If you’re a fab of bands like The Lyres, The Cynics, The Love Me Nots…you should be all over this. Grab a copy and play it loud.

Mondo Topless on MySpace

Get Hip Records

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Detroit Rock City

Fewer places have been hit harder by the recession than Detroit in recent years. Maybe you’ve never been there and that statement doesn’t resonate much with you, but when one of America’s greatest cities is fighting to survive, the rest of us need to wake up.

Anyone involved in the music business knows how important Detroit has been to rock’n’roll. The list of giants is staggering, from Motown to Mitch Ryder, from Ted Nugent, Bob Seger and Alice Cooper to The Romantics, The Stooges and The MC5. I could list a hundred artists. Edumucate yerself.

America has turned from a nation of innovators and producers to a nation of consumers. Global conglomerates only exist to groom, maintain and satisfy shareholders, and we’re feeding the beast like never before. Hey, everyone wants a deal, whether it’s on their new car, their mortgage or a pair of pants. But even the most caustic critic of social issues must be aware of the toll that has been taken as corporations squeeze out labor through offshore flash farms and duck financial ethics using creative accounting loopholes.

First it was the farmers unable to sustain businesses that had weathered the toughest of storms – even The Great Depression – thanks to banking maneuvers that we now realize were less than ethical. And the auto industry – the backbone of American manufacturing – is now gasping for air.

So what is the Assembly Line Concert?

Live musical marathon from March 19th through April 1st, to raise awareness of the importance of the Auto Industry and the buying of domestic and locally made goods and services to the creation of jobs in our communities. It is also an attempt to break the Guinness Record we set last year for the longest concert by multiple artists.

This year’s effort is appropriately nicknamed the Second Shift. The Daily Tribune reported that “the concert record set last year brought attention to the cause. …About 200 bands have signed up to play one-hour sets at Assembly Line II. The Guinness Book of World Records clock starts ticking at 5 p.m. and if all goes well, musicians will play continuously for 13 days.”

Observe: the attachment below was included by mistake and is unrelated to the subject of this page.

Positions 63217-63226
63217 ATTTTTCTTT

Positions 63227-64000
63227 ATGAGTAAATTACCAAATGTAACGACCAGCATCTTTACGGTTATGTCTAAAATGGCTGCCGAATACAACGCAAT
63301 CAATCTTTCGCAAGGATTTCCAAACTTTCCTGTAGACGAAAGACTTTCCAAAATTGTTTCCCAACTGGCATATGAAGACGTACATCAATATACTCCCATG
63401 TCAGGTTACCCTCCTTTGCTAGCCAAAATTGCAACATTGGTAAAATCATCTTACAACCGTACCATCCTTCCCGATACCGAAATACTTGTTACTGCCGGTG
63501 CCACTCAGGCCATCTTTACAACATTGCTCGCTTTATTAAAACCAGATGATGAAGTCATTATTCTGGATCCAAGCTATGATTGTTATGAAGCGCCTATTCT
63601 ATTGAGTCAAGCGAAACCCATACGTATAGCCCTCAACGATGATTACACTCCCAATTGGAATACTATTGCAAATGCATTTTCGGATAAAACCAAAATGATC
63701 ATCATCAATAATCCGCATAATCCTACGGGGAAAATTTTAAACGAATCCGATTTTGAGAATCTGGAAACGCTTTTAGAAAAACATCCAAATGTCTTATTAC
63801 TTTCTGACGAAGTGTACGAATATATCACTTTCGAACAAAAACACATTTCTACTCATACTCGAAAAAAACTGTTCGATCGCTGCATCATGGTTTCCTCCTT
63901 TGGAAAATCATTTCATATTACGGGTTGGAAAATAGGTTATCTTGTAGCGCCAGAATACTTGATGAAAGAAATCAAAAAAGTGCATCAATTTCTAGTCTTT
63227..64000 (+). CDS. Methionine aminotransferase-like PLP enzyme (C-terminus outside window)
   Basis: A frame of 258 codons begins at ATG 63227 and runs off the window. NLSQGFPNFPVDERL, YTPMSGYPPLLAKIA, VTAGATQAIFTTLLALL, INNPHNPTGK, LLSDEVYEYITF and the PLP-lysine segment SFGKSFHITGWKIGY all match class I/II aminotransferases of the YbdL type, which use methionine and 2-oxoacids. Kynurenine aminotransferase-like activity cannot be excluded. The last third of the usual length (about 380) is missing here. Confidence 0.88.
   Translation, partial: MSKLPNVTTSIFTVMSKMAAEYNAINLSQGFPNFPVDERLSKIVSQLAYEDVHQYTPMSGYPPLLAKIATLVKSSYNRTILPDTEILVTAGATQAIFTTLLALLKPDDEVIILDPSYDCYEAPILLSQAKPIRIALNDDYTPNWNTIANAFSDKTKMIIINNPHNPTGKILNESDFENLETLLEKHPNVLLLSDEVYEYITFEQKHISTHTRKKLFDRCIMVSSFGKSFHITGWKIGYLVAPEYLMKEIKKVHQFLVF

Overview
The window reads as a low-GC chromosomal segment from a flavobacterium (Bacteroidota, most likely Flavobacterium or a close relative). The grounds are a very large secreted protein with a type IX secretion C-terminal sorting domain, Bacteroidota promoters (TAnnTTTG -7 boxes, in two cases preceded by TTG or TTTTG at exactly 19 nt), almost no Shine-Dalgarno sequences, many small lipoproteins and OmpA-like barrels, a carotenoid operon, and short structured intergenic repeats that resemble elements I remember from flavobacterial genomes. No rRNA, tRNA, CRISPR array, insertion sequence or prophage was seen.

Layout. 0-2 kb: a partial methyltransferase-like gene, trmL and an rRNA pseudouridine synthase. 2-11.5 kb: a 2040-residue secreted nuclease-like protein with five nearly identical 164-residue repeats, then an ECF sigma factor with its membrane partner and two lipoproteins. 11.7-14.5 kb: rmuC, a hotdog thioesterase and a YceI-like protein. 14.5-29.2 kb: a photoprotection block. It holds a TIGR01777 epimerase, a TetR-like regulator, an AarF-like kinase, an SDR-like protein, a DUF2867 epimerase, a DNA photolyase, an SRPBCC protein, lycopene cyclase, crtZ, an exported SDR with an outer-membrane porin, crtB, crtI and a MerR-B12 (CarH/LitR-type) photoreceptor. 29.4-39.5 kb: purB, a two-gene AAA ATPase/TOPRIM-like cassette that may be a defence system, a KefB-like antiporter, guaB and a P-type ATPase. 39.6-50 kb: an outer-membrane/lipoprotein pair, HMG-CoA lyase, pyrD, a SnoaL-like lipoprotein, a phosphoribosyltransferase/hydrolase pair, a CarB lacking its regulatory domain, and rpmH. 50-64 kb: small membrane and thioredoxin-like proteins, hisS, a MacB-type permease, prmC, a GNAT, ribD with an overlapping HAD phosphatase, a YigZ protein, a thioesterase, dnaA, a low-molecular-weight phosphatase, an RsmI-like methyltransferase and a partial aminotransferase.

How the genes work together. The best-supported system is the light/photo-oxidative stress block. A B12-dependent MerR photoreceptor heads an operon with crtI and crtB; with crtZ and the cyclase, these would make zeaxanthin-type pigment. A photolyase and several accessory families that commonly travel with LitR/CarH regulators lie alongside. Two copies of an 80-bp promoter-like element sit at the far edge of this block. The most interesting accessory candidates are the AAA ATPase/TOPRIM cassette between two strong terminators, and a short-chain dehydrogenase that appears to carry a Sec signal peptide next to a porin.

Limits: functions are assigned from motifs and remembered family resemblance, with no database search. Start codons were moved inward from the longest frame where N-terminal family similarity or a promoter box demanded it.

So tune in and rock! And maybe the next time you’re going to plunk some money down, consider where it’s going before you make that final decision.

Detroit = Rock City

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Five More Enter The Hall…

Guarded by the Guitar Army

I must admit I was a bit surprised when I saw the list of artists elected for induction into the Rock and Roll Hall of Fame (the ceremony will take place March 15, 2010)

  • Abba – on their second nomination in ten years of eligibility
  • Jimmy Clifffirst nomination, though eligible for twenty-one years!
  • Genesis – also their first nomination, eligible for sixteen years
  • The Hollies – another first nomination after twenty-one years
  • The Stooges – finally, after eight nominations in sixteen years

Amazing to see that three of the artists were eligible for between sixteen and twenty-one years prior to even getting nominated, and then they get elected on the first try. That’s just odd. How do these bands never even get to the nomination stage and then make it all the way to the podium in one move? And what does that say about the rest of the talent pool still hanging by the telephone?

Alice Cooper is still waiting. So are Cheap Trick, Deep Purple, Todd Rundgren…and KISS, of course. I could name dozens more who made bigger marks than some of the current inductees – Rick Derringer, The Faces, Lou Reed, Mott The Hoople – but I’d just get pissed off again, even though I know in my heart that it just doesn’t matter.

But it’s great to see The Stooges finally beat the door down – one would expect that a band that had been nominated so many times would eventually break through. And maybe the election of The Hollies opens the door for The Turtles or Herman’s Hermits, and Abba legitimizes the induction of The Monkees. Outside of Guns’N’Roses, there aren’t many newly eligible bands in the next two or three years to provide fresh competition. (Want to feel old? Julian Lennon became eligible for induction in 2009.)

And I certainly can’t argue with any of the songwriter nominations except to say…what the hell took you so long? Mort Shuman (Doc Pomus’ partner), Barry Mann, Cynthia Weil, Ellie Greenwich, Jeff Barry, Otis Blackwell, Jesse Stone…the real crime here is that Ellie won’t get to take that bow since she passed away earlier this year. Of course, the Songwriters Hall of Fame was on the ball and elected them way back in the 80s and 90s (only Stone is not yet inducted).

Let’s hope Iggy rips ’em a new one come March.

About fucking time.

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T.G.I.F. – Ten from 1969

"Set the Wayback Machine for 1969, Sherman..."

If the concept of how quickly time passes hadn’t already stunned me three days ago – realizing that it’s been almost thirty years since John Lennon was killed – an email from my friend Siege would have packed a bigger wallop. But looking at his list of albums that were released in 1969 made me think (1) “holy shit, that was forty years ago” and (2) “wow…that was a great year for music”. 

It was another transitional year for me – less AM and more FM, less singles and more albums, Woodstock, etc. Several artists’ debuts made an immediate impact – CSN and The Allman Brothers along with some on my list below. Some 60’s artists were soon to depart but left great statements like Abbey Road and Turtle Soup. Credence released three albums that year, and The Monkees were already up to Instant Replay. Others like Johnny Cash, Marvin Gaye and The Kinks were shifting their priorities from singles to more thematic works. Bob Dylan released Nashville Skyline